Kodiak Daily Mirror - Stage and screen Once was more than enough
  
Stage and screen: ‘Once’ was more than enough
by By Bernie Karshmer
Jul 24, 2014 | 50 views | 0 0 comments | 21 21 recommendations | email to a friend | print
Keira Knightley and Adam Levine Expose.
Keira Knightley and Adam Levine Expose.
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If you’ve seen “Once” (2006) you’ve seen “Begin Again” (2013.) To be honest, all you need do is hold “Once” up to the mirror and you’ve seen “Begin Again” — these films are virtual mirror images of one another. “Once” features a forlorn unknown Irish male guitar playing songwriter who has lost his love interest. “Begin Again” features a forlorn, unknown British female guitar playing songwriter who has been jilted by her love interest. Each film features a foreigner who steps up to save the day — a Czech woman in “Once” and an American man in “Begin Again.” You probably won’t be surprised to learn that both films were written and directed by John Carney. Enough already, Mr. Carney. Please develop a new plot line.

The forlorn British singer/songwriter in “Begin Again” is Gretta (Keira Knightly.) She has accompanied her boyfriend, American singer Dave (Adam Levine,) to New York where he has signed a recording deal with a major label. Dave, and consequently Gretta, are treated like superstars with a beautiful New York apartment and all the accoutrements of music stardom. It doesn’t take Dave long to hookup with one of his account execs leaving Gretta brokenhearted. The ultimate irony is that much of Dave’s music has been written by Gretta.

Gretta moves in with an old British friend named Steve (James Corden), a busker who performs his own guitar music on New York street corners. Steve lives in a crummy Manhattan walk-up which is conveniently jammed with cast-off recording equipment. Steve also performs in amateur-night song writer gigs in New York bars. Gretta accompanies Steve to one of these gigs and is cajoled by Steve to perform one of her numbers in front of an otherwise disinterested, semi-stoned and largely inattentive crowd.

One of the members of the otherwise disinterested gaggle is Dan (Mark Ruffalo.) Dan is a walking disaster area himself. He is down and out in virtually every way possible. While once a successful music producer himself, Dan has been fired from the music producing company he founded and is going through a messy break-up with Miriam (Katherine Keener) his wife of many years. On top of all this, his 14-year-old-daughter is showing alarming signs of becoming a “party girl in training.” This is where the good part of “Begin Again” starts.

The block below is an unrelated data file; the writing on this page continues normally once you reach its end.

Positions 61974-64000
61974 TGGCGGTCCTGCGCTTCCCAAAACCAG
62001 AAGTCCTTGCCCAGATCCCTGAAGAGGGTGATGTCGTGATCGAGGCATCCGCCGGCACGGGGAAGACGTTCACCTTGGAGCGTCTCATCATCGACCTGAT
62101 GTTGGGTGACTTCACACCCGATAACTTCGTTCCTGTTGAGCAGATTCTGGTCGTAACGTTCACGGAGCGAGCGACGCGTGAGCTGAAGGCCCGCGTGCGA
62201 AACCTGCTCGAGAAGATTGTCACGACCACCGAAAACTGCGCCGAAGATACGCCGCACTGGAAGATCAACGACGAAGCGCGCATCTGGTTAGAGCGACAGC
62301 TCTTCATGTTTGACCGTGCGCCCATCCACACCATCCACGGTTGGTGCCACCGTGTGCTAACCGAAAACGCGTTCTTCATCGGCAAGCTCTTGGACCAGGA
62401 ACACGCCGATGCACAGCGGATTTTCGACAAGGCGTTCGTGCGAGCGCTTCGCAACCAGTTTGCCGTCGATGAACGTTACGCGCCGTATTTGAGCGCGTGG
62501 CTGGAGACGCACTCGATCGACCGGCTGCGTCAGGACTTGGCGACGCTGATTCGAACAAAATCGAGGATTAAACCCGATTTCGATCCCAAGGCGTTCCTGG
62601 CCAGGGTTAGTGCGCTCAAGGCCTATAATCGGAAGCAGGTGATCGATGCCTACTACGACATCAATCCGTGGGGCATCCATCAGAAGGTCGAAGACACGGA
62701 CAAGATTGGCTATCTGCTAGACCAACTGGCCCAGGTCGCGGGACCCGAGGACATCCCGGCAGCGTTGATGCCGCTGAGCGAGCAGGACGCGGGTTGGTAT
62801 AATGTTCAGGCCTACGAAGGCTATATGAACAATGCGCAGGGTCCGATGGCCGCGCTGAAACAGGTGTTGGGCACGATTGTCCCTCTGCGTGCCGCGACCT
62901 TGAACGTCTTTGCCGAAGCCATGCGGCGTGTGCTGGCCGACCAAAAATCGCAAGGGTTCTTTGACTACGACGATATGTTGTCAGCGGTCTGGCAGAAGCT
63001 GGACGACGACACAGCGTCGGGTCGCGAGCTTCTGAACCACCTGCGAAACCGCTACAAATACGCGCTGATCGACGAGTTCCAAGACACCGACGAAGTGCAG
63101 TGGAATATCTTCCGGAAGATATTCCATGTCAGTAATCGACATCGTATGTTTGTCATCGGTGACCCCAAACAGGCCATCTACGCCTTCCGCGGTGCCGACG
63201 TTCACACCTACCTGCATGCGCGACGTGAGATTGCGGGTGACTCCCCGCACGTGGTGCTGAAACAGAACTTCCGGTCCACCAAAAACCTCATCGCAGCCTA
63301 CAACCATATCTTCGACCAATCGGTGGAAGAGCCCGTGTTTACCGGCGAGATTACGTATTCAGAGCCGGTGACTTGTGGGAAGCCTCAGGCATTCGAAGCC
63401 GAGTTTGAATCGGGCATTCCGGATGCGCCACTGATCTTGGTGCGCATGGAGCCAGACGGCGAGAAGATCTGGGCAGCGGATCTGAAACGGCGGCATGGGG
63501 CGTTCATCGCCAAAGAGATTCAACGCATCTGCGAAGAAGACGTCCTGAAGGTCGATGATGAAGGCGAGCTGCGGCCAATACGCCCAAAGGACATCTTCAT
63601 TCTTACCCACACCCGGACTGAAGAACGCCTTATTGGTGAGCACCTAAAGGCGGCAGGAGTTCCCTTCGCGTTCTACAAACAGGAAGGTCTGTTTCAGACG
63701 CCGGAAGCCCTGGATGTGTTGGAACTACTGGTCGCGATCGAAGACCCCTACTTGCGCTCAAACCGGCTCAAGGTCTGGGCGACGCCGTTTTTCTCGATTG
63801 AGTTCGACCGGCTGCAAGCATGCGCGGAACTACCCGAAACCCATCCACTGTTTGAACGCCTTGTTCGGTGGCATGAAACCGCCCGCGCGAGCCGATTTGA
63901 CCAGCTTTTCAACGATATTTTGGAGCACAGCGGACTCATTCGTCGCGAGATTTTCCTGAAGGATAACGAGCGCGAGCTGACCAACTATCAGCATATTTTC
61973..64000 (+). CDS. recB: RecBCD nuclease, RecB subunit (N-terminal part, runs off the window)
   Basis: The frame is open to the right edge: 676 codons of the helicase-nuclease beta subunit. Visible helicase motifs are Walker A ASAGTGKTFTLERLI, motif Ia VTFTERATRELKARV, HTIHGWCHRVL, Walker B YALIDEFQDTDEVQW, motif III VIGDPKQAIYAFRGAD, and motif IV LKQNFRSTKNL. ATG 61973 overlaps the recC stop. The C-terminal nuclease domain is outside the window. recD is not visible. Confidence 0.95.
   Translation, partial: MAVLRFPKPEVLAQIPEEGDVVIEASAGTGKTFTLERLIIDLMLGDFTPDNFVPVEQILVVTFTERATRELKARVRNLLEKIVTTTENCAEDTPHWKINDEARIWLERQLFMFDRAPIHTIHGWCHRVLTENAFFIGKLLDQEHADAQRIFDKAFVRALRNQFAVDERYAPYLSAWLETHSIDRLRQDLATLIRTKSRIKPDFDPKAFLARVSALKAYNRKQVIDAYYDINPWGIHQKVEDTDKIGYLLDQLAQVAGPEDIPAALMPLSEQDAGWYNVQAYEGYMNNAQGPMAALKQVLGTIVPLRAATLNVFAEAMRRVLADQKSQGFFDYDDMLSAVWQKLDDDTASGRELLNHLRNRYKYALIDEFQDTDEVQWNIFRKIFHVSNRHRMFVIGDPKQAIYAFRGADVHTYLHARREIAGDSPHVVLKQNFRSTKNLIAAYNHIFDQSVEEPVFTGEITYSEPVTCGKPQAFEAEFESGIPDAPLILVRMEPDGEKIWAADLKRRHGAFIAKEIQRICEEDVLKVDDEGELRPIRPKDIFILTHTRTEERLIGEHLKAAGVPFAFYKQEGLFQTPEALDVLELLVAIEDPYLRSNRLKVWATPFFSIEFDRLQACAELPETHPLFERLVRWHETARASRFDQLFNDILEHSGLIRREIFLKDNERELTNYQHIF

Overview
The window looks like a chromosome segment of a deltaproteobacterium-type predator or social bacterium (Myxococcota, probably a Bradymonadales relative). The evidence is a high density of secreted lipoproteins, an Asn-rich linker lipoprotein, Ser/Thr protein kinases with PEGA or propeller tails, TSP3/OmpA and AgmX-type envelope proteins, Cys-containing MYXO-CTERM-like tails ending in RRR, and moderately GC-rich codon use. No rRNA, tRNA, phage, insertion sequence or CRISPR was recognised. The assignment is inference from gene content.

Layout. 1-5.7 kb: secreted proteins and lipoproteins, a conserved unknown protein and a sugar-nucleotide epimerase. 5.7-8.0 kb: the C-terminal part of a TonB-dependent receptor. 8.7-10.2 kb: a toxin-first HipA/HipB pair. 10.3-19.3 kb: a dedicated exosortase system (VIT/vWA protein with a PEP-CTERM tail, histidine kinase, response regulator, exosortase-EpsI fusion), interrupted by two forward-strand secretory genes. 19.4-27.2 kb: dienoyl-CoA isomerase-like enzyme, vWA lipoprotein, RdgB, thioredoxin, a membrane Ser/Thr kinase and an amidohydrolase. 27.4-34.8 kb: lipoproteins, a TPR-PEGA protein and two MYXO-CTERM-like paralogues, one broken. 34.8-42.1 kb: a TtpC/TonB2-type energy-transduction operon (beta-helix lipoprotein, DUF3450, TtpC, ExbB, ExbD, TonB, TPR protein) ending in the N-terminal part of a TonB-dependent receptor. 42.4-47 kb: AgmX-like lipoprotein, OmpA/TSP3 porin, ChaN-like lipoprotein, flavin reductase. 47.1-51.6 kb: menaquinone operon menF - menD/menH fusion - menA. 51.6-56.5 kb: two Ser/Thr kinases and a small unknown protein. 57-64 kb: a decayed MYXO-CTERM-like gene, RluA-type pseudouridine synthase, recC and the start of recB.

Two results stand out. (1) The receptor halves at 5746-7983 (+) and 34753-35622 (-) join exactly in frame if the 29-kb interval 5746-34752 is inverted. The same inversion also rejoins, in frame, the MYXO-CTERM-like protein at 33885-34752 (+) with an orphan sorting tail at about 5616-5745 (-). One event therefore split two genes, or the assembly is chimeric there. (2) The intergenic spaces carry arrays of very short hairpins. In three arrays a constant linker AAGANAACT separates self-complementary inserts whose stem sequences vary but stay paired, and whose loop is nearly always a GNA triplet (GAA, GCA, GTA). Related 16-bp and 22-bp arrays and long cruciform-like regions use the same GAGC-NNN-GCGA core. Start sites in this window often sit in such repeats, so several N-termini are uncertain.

Dan, while in an alcohol-induced stupor, hears in Gretta a potential performance superstar. While the rest of the audience clacks on in this smoke-filled den of rude behavior, Dan imagines what Gretta could sound like if accompanied by some of the unattended instruments left behind her on stage as she performs a her own vocal number accompanied only by her own guitar. While the cinematic style used in this scene is a bit hooky (unmanned instruments spontaneously accompanying the performer) the keenness of Dan’s production skills reveal themselves graphically.

Dan’s next job is to convince Gretta that he can transform her from a Cinderella to a princess. This transformation was the most interesting part of this otherwise trite rehash of an earlier story. As I am not much of a pop music fan, I never fully appreciated the depth and breadth of the role of a producer. Dan uses Gretta’s skills as the starting point for the creation of an art form that far transcends her abilities alone. He cobbles together a varied group of skilled, unpaid musicians to accompany Gretta. As he is unable to book studio time he uses Steve’s hand-me-down recording equipment to create an album literally on the streets of New York. Using “Guerrilla” production tactics Dan, Gretta and company record her music in subway stations, under the Washington Square Arch, on the lake in Central Park and in the shadow of the Empire State Building. Ambient street sounds and voices are incorporated in the recordings.

Dan functions as the maestro for the productions — his organizational skills, vision and music sense are the deus ex machina of the album. The recording sessions portrayed in “Begin Again” were fascinating and far more interesting than the storyline. This provided a absorbing insight into the role and importance of a producer, rather than a performer, of music.

While Keira Knightly is compellingly beautiful, her acting was a bit overdone and her toothy, but attractive, smile badly overused. Mark Ruffalo, on the other hand, was convincing as Dan. The music performed by Adam Levine as Dave was outstanding.
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